Tag Archives: garbanzo beans

Moving Beyond Meatless Monday and a Mediterranean Farro Bowl

Let me start by saying, I am proud to be a carnivore. As this site attests, meat, in all of its forms is my friend, however, there is more than enough room in that  circle of friends for non-meat members. This site can attest to that as well. I’ve often shared recipes that don’t feature beef, pork or poultry in a starring role. Beans, grains, eggs, and dairy are well represented in the Recipe Archive.  Lately I find myself drawn to more recipes that do not feature meat at all. I have completely embraced “Meatless Monday” and I’m working towards Meatless Wednesday or Thursday on occasion.

Speaking of Meatless Monday…how did we come to call it that? We have to look back to both World Wars when rationing food was the law of the land and Meatless Mondays happened in every home. Entering into the new millennium, the concept was revised to improve people’s eating habits. The story goes that Monday being the first weekday was a time to get back on track after a weekend of indulgence. Think of all those diets we’ve started on Monday morning…it kind of makes sense.

Personally, I’m probably in that camp. I tend to eat more on the weekend and often look upon Monday as a clean slate, but that’s not the only reason. Meatless meals tend to be less expensive and some are downright cheap. Especially when there are beans involved. Mama D does have a “thing ” for beans. Soups and chilies of course, but she’s dipped her toe into the pond that is the veggie burger, just look at the Black Bean and Cannellini Burgers from some time back. Besides being low in fat, high in fiber and full of protein, beans are versatile and dare I say (again) cheap.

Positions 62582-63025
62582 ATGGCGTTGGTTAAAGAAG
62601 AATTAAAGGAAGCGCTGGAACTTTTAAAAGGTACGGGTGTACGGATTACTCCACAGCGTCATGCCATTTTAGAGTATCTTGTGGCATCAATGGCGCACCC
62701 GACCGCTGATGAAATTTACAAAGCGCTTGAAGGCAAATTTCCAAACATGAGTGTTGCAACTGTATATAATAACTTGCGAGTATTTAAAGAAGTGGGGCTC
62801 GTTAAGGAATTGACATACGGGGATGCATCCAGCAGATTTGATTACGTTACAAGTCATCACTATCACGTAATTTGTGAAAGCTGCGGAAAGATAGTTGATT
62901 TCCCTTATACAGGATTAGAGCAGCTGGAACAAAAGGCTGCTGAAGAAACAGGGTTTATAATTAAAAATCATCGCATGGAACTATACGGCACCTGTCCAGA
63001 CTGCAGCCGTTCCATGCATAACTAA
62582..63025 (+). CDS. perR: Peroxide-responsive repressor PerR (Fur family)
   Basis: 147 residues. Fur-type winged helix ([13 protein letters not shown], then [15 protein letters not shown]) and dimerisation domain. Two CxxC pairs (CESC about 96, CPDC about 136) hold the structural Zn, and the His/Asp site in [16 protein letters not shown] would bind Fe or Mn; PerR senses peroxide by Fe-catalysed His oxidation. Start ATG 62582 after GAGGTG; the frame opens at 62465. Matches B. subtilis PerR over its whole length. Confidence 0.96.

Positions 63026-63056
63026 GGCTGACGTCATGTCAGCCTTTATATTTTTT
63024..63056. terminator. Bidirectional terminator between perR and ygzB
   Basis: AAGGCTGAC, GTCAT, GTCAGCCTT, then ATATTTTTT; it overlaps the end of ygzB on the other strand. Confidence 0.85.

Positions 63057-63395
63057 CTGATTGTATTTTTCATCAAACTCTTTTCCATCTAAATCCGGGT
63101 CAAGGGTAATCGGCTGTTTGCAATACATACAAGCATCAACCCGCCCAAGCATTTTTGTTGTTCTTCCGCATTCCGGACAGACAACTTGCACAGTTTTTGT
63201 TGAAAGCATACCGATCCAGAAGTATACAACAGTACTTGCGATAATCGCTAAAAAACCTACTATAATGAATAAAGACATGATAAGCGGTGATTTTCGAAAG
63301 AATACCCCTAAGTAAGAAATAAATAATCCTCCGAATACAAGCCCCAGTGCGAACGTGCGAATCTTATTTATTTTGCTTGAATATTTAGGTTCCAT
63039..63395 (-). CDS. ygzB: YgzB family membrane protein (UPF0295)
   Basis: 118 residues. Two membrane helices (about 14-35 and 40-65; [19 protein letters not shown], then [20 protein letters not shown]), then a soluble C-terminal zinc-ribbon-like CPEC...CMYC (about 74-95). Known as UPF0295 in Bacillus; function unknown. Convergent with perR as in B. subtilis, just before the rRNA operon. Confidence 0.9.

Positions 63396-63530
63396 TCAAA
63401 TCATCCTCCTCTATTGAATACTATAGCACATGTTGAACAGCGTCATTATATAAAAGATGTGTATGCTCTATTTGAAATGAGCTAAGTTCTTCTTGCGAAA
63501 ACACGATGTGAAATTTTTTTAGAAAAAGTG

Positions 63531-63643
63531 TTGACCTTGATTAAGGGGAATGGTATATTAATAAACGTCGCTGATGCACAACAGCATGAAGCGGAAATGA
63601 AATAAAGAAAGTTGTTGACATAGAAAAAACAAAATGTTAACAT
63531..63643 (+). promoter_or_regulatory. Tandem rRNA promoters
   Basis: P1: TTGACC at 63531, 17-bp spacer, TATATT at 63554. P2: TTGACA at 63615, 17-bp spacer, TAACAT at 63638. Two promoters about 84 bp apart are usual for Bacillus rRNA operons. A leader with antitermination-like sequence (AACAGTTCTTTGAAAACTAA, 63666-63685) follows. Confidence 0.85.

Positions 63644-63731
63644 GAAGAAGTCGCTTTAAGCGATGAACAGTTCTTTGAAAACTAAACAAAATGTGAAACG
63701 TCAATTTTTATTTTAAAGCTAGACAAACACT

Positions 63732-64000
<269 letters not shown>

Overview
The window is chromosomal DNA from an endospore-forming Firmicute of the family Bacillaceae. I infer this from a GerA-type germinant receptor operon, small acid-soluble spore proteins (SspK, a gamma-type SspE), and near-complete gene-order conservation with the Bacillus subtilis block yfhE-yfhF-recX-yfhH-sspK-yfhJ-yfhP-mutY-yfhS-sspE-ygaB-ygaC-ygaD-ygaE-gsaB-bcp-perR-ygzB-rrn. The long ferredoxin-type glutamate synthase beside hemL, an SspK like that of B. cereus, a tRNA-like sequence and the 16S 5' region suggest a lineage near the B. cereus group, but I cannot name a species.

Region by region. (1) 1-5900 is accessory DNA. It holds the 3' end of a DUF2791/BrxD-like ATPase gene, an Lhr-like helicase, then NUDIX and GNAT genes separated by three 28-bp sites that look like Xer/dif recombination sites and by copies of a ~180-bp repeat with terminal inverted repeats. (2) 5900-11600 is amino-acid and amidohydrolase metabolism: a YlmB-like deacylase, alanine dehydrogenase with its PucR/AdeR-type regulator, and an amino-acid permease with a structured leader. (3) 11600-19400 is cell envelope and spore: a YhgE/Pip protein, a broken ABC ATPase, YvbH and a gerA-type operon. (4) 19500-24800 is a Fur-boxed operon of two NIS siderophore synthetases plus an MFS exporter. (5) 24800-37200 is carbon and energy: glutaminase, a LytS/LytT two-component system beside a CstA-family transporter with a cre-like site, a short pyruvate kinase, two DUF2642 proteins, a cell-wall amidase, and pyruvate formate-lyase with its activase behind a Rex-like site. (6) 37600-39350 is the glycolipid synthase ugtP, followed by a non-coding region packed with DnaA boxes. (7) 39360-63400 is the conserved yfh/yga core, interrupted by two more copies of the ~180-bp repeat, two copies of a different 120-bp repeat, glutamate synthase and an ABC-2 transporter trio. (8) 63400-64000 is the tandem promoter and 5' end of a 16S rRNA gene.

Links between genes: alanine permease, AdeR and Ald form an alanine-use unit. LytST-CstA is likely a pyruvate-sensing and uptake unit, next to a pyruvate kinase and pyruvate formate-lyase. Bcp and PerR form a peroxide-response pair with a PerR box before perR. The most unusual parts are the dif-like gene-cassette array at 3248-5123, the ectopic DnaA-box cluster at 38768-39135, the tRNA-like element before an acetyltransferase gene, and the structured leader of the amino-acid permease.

So, today’s entry into the Meatless Monday category is a Farro Bowl that has a distinctly Mediterranean flair. Farro of course, comes from Italy and many of the other ingredients originate from not too far away in Greece. It has the bright vegetable colors that are featured in both cuisines and then there are those Chick Peas,  Garbanzos, or Ceci, whatever you choose to call them.IMG_1195

It’s quite an easy dish to prepare. While the farro is cooking, the topping comes together in a skillet. The onions and the squash went in first, followed shortly thereafter by  a little garlic (yes, a little… I know) and the beans. I think that garbanzos taste wonderful when they are cooked to a light golden brown. It gives them a nutty, creamy taste that doesn’t happen with most other beans.IMG_1200As the picture indicates, a good many ingredients came out of jars…not that there’s anything wrong with that. Coarsely chopped, they waited on the sidelines until the time was right.IMG_1202Once the garbanzos and squash were what I considered the perfect color, the rest of the veggies went into the pan.IMG_1205All that was needed now was a little lemon juice, a bit more olive oil, some Italian herb blend and fresh rosemary. The farro created a rich brown bed of grainy goodness (absolutely love this stuff) that cradled the vegetables nobly. Some crumbled feta  sat on top in blinding white splendor. This was truly a meal for the gods…Greek or otherwise.IMG_1213The beauty of this recipe is that is the entry-level to so many other creations. Try it with your favorite veggies and grains; go for a different ethnic flavor; or just give my recipe your own personal spin.

Mediterranean Farro Bowl
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Servings
2
Servings
2
Mediterranean Farro Bowl
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Servings
2
Servings
2
Ingredients
Servings:
Instructions
  1. Rinse farro and drain. In a medium pan, combine the farro with 1-1/2 cups stock and bring to a boil. Reduce the heat and cook until the liquid is absorbed and the farro is as tender as you like. This will take 20 - 30 minutes. While the farro cooks, prepare the vegetables.